By Alan Okami
Wow, as I typed in the year of this post, it's amazing to see that we've made it all the way to 2014. Never imagined to live in the days of space movie dates. No flying cars quite yet, but we have phones of the future, right? I digress, on to my post.
Most of my travels are not as glamorous as most assume. They are mainly based in getting some kind of work done. Every now and then, there are moments that stand out, and fill my trip with a lot of joy. It can be little things, or a little bigger as well.
Everyday life is a little different in Japan. There's the hustle and bustle that's a change of pace from Hawaii, but the Japanese sprinkle in some neat stuff to break up all the action. Malls are really nice, they're everywhere, ranging from small to big. Every now and then, there are attractions in the halls between subway sections. This time, children games were the theme.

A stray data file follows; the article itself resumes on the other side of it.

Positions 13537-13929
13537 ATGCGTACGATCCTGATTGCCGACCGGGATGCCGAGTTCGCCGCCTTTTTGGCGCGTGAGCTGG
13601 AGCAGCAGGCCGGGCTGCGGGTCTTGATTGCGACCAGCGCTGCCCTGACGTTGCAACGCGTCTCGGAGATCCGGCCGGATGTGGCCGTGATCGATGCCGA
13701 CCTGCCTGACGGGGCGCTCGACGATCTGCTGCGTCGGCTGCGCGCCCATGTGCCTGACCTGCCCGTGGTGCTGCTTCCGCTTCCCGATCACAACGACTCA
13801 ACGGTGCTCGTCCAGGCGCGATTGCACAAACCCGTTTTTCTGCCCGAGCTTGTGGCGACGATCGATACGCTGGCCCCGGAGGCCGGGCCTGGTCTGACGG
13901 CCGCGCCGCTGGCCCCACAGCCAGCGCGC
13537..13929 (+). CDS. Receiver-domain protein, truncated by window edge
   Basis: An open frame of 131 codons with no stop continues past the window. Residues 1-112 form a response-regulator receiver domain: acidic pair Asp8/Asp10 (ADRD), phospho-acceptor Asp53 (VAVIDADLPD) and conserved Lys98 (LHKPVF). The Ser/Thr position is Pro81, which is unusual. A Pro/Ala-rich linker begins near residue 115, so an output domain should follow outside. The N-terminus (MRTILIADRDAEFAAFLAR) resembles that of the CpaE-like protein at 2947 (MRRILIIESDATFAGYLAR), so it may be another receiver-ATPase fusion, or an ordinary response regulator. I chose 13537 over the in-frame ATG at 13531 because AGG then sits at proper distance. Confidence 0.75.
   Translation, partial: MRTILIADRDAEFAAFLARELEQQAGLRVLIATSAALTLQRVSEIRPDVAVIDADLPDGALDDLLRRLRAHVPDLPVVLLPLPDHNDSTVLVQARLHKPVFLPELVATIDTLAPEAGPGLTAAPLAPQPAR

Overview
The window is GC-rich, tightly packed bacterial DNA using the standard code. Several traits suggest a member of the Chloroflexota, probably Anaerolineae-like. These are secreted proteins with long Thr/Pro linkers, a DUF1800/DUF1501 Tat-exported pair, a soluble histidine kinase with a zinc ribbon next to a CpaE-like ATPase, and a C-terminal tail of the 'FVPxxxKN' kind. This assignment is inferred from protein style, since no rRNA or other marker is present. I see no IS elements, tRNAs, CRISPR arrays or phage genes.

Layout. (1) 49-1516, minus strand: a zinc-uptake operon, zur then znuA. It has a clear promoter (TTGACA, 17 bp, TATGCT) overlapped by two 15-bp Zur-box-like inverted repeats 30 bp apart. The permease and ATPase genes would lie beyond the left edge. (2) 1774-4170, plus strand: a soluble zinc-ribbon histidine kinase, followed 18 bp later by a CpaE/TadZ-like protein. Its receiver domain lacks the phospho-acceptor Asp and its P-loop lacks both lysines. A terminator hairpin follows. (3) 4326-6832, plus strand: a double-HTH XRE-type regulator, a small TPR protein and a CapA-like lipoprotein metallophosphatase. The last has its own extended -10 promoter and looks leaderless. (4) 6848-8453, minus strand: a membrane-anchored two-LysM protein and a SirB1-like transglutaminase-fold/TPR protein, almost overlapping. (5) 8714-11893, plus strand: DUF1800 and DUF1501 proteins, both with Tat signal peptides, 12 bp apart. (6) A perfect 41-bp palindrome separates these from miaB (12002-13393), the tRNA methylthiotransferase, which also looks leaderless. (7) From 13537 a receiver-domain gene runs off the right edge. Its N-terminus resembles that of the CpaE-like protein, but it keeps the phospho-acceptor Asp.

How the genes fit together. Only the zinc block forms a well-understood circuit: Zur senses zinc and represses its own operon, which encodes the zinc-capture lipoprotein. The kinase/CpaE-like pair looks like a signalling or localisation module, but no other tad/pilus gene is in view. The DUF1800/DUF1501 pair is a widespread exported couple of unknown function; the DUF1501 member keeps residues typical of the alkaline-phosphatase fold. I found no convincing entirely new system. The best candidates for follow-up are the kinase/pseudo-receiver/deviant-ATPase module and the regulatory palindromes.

Canned goods? Yes. Yakitori in a can, "can" do, ha ha.
Anyone looking for their dosage of 2000 - 3000% of their daily recommended sodium value can always shop on the Great Wall of Ramen. I thought this was impressive!
After we completed our training sessions in Tokyo, we jumped on the train to head to Osaka. This meant a 3 hour train ride and of course, train food. Unlike the US hamburger and hot dog fare, Japan does things....Japanese! I had a delicious katsu bento and as if that wasn't enough, I also got ten-musu, aka shrimp musubi.
We visited two of our dealers there, Miki Gakki, and one of our oldest accounts in Osaka, Ohana Ukulele.
Then it was reunion time! The children of Holy Family Home is always a big motivation for me to ride that train for such a long trip. Here are the ones that visited on a special trip this year. They are ones that missed the annual summer visit for some reason or another.
We spent time with a lot of them, singing and sharing songs. (I think I need to learn new songs already)
After a long day of travel and hearts filled with joy, it was time to unwind. I was a little apprehensive at first, but the natural spring water in my hotel does wonders for the body. There's a valve that turns that water on instead of tap. The color, I am told, is because it's rich in minerals. (It's not dirty as I thought)
More to come from Japan and as we head home to more things with kids.